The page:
Specific loads (e.g. mass of pollutants released per mass of product manufactured) allow for the comparison of the environmental performance of installations irrespective of their different production volumes and are not influenced by mixing or dilution.

Concentrations (accompanied by reference conditions and averaging periods) generally give more information on short-term performance of individual processes or unit operations and thus can reveal fluctuations and peak emissions. They also establish environmental performance at any given moment. Combining them with flow data, allows for establishing the pollution load at any given moment. When continuous measurements are used, concentrations can be used to provide information on performance over a longer time period (e.g. a year).

CHAPTER 6

Quality assurance of the drawing up and reviewing of the BREFs

Quality assurance of the process of drawing up and reviewing of the BREFs largely rests on the adherence to the guidance contained in this document, in particular regarding the BREF content and boundaries and the collection of data for deriving BAT.

The quality of a BREF depends upon both the quality of the participants involved in the process (high level of technical expertise and involvement) and also the quality of the ‘Sevilla process’ itself. To guarantee this quality, Member States, industries concerned, non-governmental organisations promoting environmental protection and the Commission are each expected to have in place a quality system that includes:

1.

clear definitions of responsibilities and allocation of tasks;

2.

methods and procedures;

3.

the allocation of sufficient resources (in particular staff);

4.

an internal control system leading to continuous improvements.

The quality of the BREF is a day-to-day activity which is based on the personal commitment of all those involved in the exchange of information. Generally at the origin of the information collected, each individual TWG members has, as a first level controller, a special role to play to guarantee the quality of his/her contributions.

The EIPPCB staff member who drafts the BREFs based on contributions from the TWG is a second level controller of the quality of the information submitted. The EIPPCB operates within the Institute for Prospective Technological Studies (IPTS) of the Commission's Joint Research Centre (JRC). The IPTS holds an ISO 9001 certification and the JRC operates within the Internal Control Standards and Underlying Framework of the Commission, which is based on international good practice. This provides further assurance of the capacity of the EIPPCB to carry out its tasks.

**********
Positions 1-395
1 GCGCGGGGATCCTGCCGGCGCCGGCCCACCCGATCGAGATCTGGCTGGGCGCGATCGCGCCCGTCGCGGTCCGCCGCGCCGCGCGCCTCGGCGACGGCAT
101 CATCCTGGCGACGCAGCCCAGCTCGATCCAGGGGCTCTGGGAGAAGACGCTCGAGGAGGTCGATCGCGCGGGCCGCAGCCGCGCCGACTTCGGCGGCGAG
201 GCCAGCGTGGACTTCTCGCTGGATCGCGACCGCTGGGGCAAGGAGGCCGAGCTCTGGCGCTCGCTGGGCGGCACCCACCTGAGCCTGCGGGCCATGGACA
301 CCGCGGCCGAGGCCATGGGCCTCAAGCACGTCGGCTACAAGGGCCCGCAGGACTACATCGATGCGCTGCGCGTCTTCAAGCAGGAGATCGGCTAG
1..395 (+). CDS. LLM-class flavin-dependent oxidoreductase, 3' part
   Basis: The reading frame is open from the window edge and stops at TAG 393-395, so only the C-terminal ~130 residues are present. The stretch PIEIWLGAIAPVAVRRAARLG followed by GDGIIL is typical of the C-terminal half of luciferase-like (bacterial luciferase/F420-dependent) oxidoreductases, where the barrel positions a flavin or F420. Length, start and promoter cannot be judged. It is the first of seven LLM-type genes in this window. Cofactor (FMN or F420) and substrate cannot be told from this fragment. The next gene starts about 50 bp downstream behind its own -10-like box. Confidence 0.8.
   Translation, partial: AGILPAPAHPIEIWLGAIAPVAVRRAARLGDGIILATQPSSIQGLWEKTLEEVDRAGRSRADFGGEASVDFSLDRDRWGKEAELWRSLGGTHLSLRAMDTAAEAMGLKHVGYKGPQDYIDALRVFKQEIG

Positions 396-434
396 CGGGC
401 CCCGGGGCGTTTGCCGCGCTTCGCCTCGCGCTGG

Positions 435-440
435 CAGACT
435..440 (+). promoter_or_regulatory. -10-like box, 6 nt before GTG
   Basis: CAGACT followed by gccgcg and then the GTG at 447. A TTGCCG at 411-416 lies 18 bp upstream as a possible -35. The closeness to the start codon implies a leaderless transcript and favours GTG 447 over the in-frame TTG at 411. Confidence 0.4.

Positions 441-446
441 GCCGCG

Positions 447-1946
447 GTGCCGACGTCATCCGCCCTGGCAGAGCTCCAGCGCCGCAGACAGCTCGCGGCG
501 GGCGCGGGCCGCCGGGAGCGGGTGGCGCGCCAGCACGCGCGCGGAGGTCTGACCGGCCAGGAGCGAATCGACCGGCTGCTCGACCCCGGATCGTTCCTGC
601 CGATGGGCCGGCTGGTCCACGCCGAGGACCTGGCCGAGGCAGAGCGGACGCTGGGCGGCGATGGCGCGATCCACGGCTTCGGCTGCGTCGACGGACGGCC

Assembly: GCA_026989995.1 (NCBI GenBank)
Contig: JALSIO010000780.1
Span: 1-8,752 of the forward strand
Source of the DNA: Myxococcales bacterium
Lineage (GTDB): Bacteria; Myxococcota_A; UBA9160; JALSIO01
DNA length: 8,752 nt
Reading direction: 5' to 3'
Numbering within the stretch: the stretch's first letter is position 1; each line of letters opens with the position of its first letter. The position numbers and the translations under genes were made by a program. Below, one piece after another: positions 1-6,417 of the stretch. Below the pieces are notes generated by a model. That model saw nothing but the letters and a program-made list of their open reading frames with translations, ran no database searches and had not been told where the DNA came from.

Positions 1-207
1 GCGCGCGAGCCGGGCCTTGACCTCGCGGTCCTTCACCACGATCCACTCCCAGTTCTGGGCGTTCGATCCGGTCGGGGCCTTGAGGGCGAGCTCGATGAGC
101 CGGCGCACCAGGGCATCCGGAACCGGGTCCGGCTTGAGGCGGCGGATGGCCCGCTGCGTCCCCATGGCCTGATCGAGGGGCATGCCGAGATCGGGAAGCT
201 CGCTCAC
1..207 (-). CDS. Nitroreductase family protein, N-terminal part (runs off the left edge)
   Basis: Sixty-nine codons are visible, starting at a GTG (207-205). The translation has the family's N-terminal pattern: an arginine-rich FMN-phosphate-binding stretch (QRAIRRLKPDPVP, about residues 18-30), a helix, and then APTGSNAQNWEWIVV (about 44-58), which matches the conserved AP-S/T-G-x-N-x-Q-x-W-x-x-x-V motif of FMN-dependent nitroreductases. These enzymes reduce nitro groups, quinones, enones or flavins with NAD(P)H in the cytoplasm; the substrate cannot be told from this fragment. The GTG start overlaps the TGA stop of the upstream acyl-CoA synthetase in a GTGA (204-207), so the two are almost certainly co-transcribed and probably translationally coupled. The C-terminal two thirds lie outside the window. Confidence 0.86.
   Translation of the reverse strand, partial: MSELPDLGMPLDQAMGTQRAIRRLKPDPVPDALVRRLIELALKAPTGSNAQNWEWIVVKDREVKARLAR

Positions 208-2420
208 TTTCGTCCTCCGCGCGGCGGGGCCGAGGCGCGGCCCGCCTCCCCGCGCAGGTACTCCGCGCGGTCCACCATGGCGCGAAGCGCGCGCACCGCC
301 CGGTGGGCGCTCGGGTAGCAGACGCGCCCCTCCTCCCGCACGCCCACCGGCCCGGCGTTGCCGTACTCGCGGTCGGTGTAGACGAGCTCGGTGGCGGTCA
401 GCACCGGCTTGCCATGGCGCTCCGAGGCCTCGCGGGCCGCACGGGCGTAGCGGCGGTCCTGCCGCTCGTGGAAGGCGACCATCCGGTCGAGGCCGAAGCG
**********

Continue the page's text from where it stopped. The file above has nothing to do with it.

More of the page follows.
The quality assurance process will be kept under constant review and the Forum will be asked to contribute to this.


(1)  Unless otherwise specified, the term ‘Chapter’ refers to the chapters of this Annex.

(2)  Unless otherwise specified, the term ‘Section’ refers to the sections of this Annex.

(3)  In addition, the Commission may decide to develop a number of guidance documents which may eventually replace some of the horizontal BREFs.

(4)  OJ L 24, 29.1.2008, p. 8.

(5)  Subject to the conditions imposed by competition laws and the protection of confidential business information, see Section 5.3.

(6)  Both the concentration and specific load of pollutant(s) (if available) or the data needed to derive this information including monitoring methods used and reference conditions. For specific load data, the product referred to should be clearly defined.

(7)  The term ‘valid’ refers to the approach set out in section 4.6.2.3.2.

(8)  Including both the technology used and the way in which the plant is designed, built, maintained, operated and decommissioned.

(9)  OJ L 55, 28.2.2011, p. 13.

(10)  OJ C 146, 17.5.2011, p. 3.

(11)  OJ L 8, 12.1.2001, p. 1.

(12)  OJ L 41, 14.2.2003, p. 26.

(13)  Information on loads (e.g. mass of pollutants released per year) may assist in identifying priorities on pollution reduction.

Appendix 1

DATA QUALITY RATING SYSTEM

The information below has been drawn from the reference document on economics and cross-media effects (ECM) (Section 2.4.1 of the ECM reference document adopted in July 2006).

Data quality rating systems have been used for emission estimates to give a qualitative indication of the reliability of data estimates. This approach has been extended to a generic data quality rating system. The following data quality rating system is recommended for all collected data:

A.

an estimate based on a large amount of information fully representative of the situation and for which all background assumptions are known;

B.

an estimate based on a significant amount of information representative of most situations and for which most of the background assumptions are known;

C.

an estimate based on a limited amount of information representative of some situations and for which background assumptions are limited;

D.

an estimate based on an engineering calculation derived from a very limited amount of information representative of only one or two situations and for which few of the background assumptions are known;

E.

an estimate based on an engineering judgement derived only from assumptions.

Data of A or B quality are the most appropriate for determining BAT.

Appendix 2

TYPICAL WORKFLOW FOR THE DRAWING UP AND REVIEWING OF BREFs